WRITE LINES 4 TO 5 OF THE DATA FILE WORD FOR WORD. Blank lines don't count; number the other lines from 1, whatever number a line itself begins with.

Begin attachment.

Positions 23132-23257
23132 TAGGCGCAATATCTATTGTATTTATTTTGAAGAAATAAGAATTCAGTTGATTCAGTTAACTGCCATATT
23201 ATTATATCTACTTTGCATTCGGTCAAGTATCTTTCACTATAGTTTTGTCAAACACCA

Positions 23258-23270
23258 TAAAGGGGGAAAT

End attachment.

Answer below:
Positions 23258-23270
23258 TAAAGGGGGAAAT